Modern office life ranges from very boring to oh-my-god-the-sky-is-falling-and-my-hair-is-always-on-fire. Both are imperfect. When you are bored, you can waste time on the internet while worrying about how secure your job really is. When you are over-worked, you’re exhausted and unhappy while worrying about whether others perceive your hectic days as a loss of control on your part.
Both are undesirable. And both demand that you raise the bar.
When You Are Bored
We all have periods of “down time” while we wait for a colleague to provide information, or for a contract to start, or for supplies to arrive, or for a decision to come down from the executives. Some of us have more down time than others. And most of us use this time to surf the internet, because frankly, the internet is just too gosh darn fun to ignore.
However, this is not fantastically productive and if it happens too often for too long, someone above you is bound to notice.
Some people might advise you to spend this time organizing your work space, clearing out your inbox, catching up on corporate memos and training, or developing new skills using online courses or those big paper things…books.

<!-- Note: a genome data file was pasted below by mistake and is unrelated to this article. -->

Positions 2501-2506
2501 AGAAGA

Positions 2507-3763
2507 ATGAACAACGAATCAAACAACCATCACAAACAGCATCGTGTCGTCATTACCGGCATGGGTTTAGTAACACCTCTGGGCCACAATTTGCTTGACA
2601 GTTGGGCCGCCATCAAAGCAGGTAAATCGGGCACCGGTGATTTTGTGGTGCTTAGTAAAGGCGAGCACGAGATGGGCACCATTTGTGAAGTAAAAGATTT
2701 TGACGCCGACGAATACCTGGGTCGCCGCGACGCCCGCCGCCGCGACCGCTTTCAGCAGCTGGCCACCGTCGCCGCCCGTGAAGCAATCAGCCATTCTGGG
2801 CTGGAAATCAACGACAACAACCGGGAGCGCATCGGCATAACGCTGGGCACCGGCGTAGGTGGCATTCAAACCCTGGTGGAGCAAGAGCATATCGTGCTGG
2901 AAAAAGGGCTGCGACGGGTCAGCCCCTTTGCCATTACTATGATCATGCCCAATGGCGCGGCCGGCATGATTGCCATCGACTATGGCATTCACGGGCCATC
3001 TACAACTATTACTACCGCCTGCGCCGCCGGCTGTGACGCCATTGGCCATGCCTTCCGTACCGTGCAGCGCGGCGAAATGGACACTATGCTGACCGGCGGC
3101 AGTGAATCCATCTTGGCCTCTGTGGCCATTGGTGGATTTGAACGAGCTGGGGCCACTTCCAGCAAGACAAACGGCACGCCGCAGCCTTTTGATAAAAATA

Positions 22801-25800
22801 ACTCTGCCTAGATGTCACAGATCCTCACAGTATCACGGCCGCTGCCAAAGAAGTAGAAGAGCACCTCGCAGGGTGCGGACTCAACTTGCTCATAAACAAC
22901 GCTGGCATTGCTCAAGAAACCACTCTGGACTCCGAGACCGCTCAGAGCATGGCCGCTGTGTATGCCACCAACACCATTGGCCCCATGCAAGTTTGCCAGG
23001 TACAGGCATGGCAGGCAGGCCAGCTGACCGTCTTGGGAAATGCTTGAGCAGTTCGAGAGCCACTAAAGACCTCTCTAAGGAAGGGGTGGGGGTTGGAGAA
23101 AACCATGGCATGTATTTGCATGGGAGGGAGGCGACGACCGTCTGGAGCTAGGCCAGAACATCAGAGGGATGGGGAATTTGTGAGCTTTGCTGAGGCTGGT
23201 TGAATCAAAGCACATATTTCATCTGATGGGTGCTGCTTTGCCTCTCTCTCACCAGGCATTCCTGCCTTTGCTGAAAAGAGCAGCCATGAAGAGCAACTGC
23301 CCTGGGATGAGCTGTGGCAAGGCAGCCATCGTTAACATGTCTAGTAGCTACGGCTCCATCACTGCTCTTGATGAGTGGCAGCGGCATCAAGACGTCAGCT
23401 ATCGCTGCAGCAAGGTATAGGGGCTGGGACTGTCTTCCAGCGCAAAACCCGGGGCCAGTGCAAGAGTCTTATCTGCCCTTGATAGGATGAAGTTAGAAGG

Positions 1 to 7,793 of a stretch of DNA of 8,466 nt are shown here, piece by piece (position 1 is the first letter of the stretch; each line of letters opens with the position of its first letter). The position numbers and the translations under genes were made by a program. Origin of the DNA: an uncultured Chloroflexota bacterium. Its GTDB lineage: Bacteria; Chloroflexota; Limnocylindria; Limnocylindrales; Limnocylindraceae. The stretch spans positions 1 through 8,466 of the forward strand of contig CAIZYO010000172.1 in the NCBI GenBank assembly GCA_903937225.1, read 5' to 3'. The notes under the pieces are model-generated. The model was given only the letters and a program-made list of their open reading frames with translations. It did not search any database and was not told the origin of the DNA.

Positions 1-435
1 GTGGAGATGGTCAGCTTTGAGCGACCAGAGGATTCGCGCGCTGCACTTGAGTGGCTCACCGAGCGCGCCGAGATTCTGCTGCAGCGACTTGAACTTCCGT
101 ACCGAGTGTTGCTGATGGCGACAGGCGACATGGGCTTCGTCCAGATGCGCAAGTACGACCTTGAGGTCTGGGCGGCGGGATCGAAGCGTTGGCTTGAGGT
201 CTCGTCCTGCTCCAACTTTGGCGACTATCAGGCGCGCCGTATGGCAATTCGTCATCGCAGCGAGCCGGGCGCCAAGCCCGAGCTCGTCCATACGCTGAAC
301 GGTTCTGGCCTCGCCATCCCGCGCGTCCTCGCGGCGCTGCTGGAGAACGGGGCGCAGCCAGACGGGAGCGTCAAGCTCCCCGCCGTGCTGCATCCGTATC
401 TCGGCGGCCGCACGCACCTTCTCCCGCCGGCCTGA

And that’s good advice, but I’m going to suggest you do something a bit more aggressive. Assess your company, its products, its processes, anything you have genuine insight into, and figure out how to fix or improve it.
- How would you redesign the company Web site? Document templates? Reports?
- How would you change your team’s meetings or calendar use?
- What communications technologies could help your company? Instant messaging, file sharing?
Once you identify an issue that you fully understand, and identify a few solid alternatives, develop your idea. Research your alternatives, including cost, implementation, training, and any other measurable aspects of your ideas. Don’t hand your idea off to the head of IT or Strategy or whoever you think should be responsible for it. Take responsibility for it yourself.